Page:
May 29, 2024

Pierreloti Chelsea

Latest technological developments

Testing Software Code is Challenging, Even with Agile. Need a Guide?

Decades ago, around the time of the Y2K bug, several software books emerged whose aim was to improve the software development process for engineers and technicians. I remember one popular book by Steve McConnel: Software Project Survival Guide (SPSG).

The SPSG was a hit because it presented the software development process in straightforward and practical terms. For example, test code consists of three elements: unit, integration, and system testing. During system testing, it recommended independent testers, not the same developers that created the programs. Further, tests are needed to cover 100 percent software’s functionality. There were practical suggestions on the ratio of testers to developers:

  • Microsoft: 1 tester / 1 developer
  • NASA: Life critical software, 10 testers / 1 developer
  • Small, in-house business systems: 1 tester / 4 developers

Of course, system test is just one of the many test types needed to produce good software systems. But let’s stay focused on the system as deals with the top-level concerning in testing.

Fast-forward to today. Much has changed in the realm of software development and testing – think Agile systems. But new and even forgotten best practices in testing have also emerged that are especially valuable for the younger software developer. Consider a recent book by two tech experts with decades of experience in the industry (PayPal, LinkedIn, WePay, Cloudera, Twitter): Chris Riccomini and Dmitriy Ryaboy, “The Missing README: A Guide for the New Software Engineer.”

Software Testing Today

In their chapter on testing, the authors understood that “many software projects were missing certain flavors of tests, while others were inconsistent about the separation—intermingling “unit” and “integration” tests. It’s important to know what these categories mean and the trade-offs between them.”

The authors note that successful software developers must make real-world pragmatic testing decisions. These practitioners shouldn’t get hung up on naming and categorization, and should also refrain from passing judgment if the test setup is not quite right.

The testing chapter is full of useful information relevant to today’s modern systems. For example, the authors suggest using injectable clocks rather than static time methods so testers can control the timing that the code sees in a test. This will help avoid the problem of a code segment that waits 500ms for something. A test will pass if the code runs in 499ms but fail when it runs in 501ms. This is a problem.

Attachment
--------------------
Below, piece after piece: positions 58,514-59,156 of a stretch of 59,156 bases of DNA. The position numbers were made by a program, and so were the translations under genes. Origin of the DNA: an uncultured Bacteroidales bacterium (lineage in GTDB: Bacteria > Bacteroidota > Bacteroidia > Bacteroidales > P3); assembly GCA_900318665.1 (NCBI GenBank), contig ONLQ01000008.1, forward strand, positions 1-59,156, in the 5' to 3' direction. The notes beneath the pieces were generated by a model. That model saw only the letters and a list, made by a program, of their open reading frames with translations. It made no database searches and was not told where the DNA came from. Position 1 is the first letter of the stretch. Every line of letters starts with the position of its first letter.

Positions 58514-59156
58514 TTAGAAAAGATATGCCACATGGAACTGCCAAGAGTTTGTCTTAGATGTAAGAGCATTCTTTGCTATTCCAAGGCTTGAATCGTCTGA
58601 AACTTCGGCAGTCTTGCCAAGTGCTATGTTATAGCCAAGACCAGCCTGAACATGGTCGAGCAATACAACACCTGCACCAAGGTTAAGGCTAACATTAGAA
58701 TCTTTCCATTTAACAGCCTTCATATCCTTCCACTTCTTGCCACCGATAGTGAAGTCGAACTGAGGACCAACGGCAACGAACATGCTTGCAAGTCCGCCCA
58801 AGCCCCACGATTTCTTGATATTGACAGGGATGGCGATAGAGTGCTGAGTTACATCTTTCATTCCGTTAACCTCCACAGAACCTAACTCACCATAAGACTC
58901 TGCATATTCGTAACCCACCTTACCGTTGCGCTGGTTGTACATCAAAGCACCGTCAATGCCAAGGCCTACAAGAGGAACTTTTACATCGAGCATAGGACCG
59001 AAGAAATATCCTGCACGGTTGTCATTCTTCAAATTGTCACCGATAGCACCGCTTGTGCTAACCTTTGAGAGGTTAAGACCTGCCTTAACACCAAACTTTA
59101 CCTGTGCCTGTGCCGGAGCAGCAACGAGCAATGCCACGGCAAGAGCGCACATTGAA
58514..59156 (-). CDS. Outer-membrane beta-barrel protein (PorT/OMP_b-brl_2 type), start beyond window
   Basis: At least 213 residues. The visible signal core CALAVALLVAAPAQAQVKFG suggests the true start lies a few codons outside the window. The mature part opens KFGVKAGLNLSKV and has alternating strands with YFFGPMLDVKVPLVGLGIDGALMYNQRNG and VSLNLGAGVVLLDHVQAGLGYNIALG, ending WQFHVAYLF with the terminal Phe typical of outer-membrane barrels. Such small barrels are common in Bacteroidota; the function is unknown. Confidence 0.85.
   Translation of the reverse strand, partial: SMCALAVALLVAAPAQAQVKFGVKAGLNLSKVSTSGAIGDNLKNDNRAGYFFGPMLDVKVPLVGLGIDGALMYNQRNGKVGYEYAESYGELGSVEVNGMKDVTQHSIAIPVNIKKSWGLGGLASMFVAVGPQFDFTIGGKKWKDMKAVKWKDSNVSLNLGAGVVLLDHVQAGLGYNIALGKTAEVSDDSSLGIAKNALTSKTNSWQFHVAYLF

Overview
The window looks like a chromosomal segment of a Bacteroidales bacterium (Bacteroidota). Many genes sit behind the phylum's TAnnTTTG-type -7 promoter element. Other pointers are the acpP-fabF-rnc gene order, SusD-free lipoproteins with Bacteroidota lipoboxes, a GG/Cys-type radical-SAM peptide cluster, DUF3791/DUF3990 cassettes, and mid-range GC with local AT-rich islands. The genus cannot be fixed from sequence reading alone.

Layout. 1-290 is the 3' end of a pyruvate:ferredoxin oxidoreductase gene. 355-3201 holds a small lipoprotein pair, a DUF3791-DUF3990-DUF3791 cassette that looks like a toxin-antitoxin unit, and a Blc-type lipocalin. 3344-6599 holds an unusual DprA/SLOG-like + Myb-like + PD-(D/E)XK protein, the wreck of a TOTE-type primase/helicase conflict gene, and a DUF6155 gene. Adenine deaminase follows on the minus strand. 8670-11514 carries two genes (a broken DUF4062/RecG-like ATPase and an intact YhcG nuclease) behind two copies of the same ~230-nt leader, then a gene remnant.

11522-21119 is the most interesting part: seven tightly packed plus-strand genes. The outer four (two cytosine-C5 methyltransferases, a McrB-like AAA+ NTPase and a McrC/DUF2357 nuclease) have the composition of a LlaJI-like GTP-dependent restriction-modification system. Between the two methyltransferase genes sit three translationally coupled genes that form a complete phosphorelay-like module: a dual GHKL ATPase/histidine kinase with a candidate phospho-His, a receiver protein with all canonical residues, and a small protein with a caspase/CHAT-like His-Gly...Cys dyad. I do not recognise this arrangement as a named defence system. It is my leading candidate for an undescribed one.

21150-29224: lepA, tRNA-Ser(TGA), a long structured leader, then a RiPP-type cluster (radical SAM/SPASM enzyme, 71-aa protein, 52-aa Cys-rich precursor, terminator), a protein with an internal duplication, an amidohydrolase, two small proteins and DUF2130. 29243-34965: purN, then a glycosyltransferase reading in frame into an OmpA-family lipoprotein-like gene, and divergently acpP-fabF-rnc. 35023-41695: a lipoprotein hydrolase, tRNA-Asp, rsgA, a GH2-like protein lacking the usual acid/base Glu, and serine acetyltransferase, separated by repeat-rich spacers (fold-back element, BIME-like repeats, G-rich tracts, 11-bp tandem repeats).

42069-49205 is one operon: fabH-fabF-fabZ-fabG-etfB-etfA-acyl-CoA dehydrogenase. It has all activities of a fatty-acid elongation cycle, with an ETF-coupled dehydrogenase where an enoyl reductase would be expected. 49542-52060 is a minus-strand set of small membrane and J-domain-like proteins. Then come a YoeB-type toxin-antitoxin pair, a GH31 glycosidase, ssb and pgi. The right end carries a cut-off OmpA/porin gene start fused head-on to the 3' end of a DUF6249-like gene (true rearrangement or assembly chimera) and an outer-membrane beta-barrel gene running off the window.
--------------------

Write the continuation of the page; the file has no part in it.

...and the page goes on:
ASimpleThrottler Ruby class illustrates the problem. SimpleThrottler invokes a throttle method when the operation count exceeds a threshold, but the clock is not injectable.


class SimpleThrottler

      def initialize(max_per_sec=1000)

@max_per_sec = max_per_sec

@last_sec =

@count_this_sec = 0


      def do_work

            @count_this_sec += 1

            # …


      def maybe_throttle

            if == @last_sec and @count_this_sec > @max_per_sec


            @count_this_sec = 0


      @last_sec =


def throttle

            # …




Complementing the code samples and other practical aids is a list of Do’s and Don’t.



DO use tests to reproduce bugs.


DON’T ignore the cost of adding new

testing tools.

DO use mocking tools to help write

unit tests.

DON’T depend on others to write tests

for you.

DO use code quality tools to verify coverage,

formatting, and complexity.

DO seed random number generators

in tests.

DON’T write tests just to boost code


DON’T depend solely on code coverage

as a measure of quality.

DO close network sockets and file

handles in tests.

DON’T use avoidable sleeps and timeouts

in tests.

DO generate unique file paths and

database IDs in tests.

DON’T call remote systems in unit


DO clean up leftover test state

between test executions.

DON’T depend on test execution order.

As do all the chapters, this test chapter ends with a helpful reference to additional readings called Level Up.

All in all, this work is worth adding to the library of the practical software developer and tester, especially for new engineers and technicians. It’s a distillation of technical/process skills (e.g., code review, Agile dev), best practices (deploying new software), and workplace survival skills (dealing with management, working on teams).

The book – The Missing README -will release next month.

John Blyler is a Design News senior editor, covering the electronics and advanced manufacturing spaces. With a BS in Engineering Physics and an MS in Electrical Engineering, he has years of hardware-software-network systems experience as an editor and engineer within the advanced manufacturing, IoT and semiconductor industries. John has co-authored books related to system engineering and electronics for IEEE, Wiley, and Elsevier.